I read a very interesting article about a new drug called Zeuterin, by Ark Sciences of New York.
It was available many years ago as an injectable sterilant for male dogs, but it went on a hiatus for about a decade (something about marketing and production), and has now returned with a new name and a new marketing strategy.
I find this new drug very interesting for a few reasons;
There has long been a demand for an inexpensive, easy to use, effective way to reduce the over breeding and consequential pet over population. But, this is at odds with what many of us vets are comfortable with offering. Spaying and neutering has been for the last few decades the cornerstone of our surgical livelihood. Asking a veterinarian to try a new option after we have spent our careers doing something else is challenging. Asking us to try a new method for a smaller income might be reason enough to cause stagnation of this new drug.
The drug has been used for a few years internationally, so a population of dogs is out there. None of us feel comfortable being the proverbial guinea pigs for a new product.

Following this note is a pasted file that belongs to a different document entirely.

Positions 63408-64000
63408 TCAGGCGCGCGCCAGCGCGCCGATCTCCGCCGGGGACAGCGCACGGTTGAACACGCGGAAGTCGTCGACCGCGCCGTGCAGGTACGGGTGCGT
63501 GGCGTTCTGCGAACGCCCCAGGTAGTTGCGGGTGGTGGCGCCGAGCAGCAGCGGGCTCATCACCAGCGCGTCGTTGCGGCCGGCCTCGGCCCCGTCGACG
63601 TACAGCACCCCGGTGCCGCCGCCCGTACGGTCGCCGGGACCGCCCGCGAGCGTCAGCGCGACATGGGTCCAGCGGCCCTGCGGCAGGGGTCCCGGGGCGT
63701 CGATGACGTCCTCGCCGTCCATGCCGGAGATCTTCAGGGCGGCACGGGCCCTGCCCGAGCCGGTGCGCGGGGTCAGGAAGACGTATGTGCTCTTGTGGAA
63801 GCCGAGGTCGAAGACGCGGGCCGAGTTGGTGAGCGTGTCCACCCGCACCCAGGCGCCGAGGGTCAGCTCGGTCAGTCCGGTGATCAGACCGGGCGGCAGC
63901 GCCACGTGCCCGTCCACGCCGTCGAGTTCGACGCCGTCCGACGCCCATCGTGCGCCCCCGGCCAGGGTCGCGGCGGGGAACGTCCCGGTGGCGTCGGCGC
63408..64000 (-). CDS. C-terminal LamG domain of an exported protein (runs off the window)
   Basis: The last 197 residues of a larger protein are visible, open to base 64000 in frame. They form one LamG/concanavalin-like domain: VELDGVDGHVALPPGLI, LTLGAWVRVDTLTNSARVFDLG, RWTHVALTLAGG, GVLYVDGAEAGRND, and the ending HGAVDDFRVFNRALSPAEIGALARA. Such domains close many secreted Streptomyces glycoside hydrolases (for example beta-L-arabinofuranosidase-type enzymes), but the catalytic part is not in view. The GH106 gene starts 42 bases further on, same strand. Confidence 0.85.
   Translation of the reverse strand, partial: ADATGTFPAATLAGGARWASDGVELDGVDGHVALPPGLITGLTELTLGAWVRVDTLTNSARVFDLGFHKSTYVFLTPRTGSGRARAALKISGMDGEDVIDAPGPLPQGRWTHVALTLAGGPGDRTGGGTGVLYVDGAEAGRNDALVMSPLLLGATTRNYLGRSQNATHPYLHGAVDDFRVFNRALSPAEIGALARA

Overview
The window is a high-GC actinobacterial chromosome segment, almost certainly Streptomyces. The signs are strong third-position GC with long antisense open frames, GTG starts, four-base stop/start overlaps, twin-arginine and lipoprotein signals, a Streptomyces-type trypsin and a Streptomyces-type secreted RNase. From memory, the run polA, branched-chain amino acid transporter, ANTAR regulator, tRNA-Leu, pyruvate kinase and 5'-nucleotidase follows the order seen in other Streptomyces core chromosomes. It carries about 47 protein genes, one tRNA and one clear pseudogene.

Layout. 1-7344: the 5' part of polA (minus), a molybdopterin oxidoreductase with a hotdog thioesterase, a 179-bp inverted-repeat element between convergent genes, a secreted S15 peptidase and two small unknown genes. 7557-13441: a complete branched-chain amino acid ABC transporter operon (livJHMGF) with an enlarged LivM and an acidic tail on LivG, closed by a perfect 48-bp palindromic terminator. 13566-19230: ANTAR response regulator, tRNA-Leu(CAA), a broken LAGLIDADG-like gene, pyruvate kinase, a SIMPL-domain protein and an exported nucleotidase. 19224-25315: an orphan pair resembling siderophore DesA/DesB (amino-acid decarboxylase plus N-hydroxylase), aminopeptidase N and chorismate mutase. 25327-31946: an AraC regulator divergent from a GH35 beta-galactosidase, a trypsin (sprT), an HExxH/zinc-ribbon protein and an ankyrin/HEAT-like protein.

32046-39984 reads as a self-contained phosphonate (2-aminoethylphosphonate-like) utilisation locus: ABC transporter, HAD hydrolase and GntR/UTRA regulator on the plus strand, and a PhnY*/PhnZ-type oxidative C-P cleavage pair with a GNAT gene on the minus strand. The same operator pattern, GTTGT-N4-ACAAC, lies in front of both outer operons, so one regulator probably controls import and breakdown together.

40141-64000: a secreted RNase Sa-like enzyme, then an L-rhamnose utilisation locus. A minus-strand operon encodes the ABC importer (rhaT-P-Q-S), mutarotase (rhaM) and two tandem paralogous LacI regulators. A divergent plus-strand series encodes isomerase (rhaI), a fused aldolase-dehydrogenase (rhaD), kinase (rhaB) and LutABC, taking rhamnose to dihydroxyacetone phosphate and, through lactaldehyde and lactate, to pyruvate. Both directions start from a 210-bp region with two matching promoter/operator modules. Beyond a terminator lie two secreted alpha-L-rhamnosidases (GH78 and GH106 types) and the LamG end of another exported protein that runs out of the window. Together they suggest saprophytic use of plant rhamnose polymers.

The manufacturer is requiring veterinarians who chose to try Zeuterin be trained on how to correctly administer it. The drug needs to be injected into each testes. The dog will still have testes in the scrotum and therefore grossly appear to be an intact dog, but over time the testes will shrink and change in texture.
Veterinarians that pass the training program will then be allowed to purchase the drug and begin dispensing it.
The article goes on to mention that the injection only takes a few minutes to administer and does not require anesthesia, sutures, or cost like the traditional canine neuter does.
Could this be the new era of sterilization? Could the ease and cost savings of Zeuterin be the answer to the pet over population problem? No, I don't think so, but I suppose time will tell.
Link to article;